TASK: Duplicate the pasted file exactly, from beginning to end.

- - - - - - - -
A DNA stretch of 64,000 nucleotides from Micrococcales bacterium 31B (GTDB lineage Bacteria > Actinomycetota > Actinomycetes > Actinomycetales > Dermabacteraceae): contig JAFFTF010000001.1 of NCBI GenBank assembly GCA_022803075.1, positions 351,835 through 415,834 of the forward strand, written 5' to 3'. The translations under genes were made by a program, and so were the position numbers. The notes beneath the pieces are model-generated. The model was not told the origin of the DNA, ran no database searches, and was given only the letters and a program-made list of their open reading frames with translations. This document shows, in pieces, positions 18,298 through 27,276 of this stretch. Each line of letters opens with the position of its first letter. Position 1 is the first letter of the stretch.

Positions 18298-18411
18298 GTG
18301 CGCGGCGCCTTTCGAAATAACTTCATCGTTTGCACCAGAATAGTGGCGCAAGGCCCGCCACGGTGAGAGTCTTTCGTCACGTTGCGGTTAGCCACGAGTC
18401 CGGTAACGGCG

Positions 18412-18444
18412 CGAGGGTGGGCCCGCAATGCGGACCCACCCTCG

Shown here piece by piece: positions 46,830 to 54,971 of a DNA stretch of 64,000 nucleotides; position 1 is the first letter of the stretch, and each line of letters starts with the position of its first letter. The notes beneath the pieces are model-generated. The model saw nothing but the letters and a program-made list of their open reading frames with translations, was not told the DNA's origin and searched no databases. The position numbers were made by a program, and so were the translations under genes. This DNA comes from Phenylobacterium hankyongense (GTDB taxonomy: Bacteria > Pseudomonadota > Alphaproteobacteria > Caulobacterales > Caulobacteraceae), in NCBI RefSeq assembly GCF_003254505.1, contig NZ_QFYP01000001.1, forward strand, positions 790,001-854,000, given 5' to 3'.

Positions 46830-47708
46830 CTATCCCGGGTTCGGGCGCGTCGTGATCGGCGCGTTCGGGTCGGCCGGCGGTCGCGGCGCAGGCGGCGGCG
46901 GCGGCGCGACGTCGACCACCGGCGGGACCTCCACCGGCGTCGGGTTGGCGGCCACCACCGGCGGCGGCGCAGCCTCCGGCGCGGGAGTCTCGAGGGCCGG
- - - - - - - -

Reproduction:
A DNA stretch of 64,000 nucleotides from Micrococcales bacterium 31B (GTDB lineage Bacteria > Actinomycetota > Actinomycetes > Actinomycetales > Dermabacteraceae): contig JAFFTF010000001.1 of NCBI GenBank assembly GCA_022803075.1, positions 351,835 through 415,834 of the forward strand, written 5' to 3'. The translations under genes were made by a program, and so were the position numbers. The notes beneath the pieces are model-generated. The model was not told the origin of the DNA, ran no database searches, and was given only the letters and a program-made list of their open reading frames with translations. This document shows, in pieces, positions 18,298 through 27,276 of this stretch. Each line of letters opens with the position of its first letter. Position 1 is the first letter of the stretch.

Positions 18298-18411
18298 GTG
18301 CGCGGCGCCTTTCGAAATAACTTCATCGTTTGCACCAGAATAGTGGCGCAAGGCCCGCCACGGTGAGAGTCTTTCGTCACGTTGCGGTTAGCCACGAGTC
18401 CGGTAACGGCG

Positions 18412-18444
18412 CGAGGGTGGGCCCGCAATGCGGACCCACCCTCG

Shown here piece by piece: positions 46,830 to 54,971 of a DNA stretch of 64,000 nucleotides; position 1 is the first letter of the stretch, and each line of letters starts with the position of its first letter. The notes beneath the pieces are model-generated. The model saw nothing but the letters and a program-made list of their open reading frames with translations, was not told the DNA's origin and searched no databases. The position numbers were made by a program, and so were the translations under genes. This DNA comes from Phenylobacterium hankyongense (GTDB taxonomy: Bacteria > Pseudomonadota > Alphaproteobacteria > Caulobacterales > Caulobacteraceae), in NCBI RefSeq assembly GCF_003254505.1, contig NZ_QFYP01000001.1, forward strand, positions 790,001-854,000, given 5' to 3'.

Positions 46830-47708
46830 CTATCCCGGGTTCGGGCGCGTCGTGATCGGCGCGTTCGGGTCGGCCGGCGGTCGCGGCGCAGGCGGCGGCG
46901 GCGGCGCGACGTCGACCACCGGCGGGACCTCCACCGGCGTCGGGTTGGCGGCCACCACCGGCGGCGGCGCAGCCTCCGGCGCGGGAGTCTCGAGGGCCGG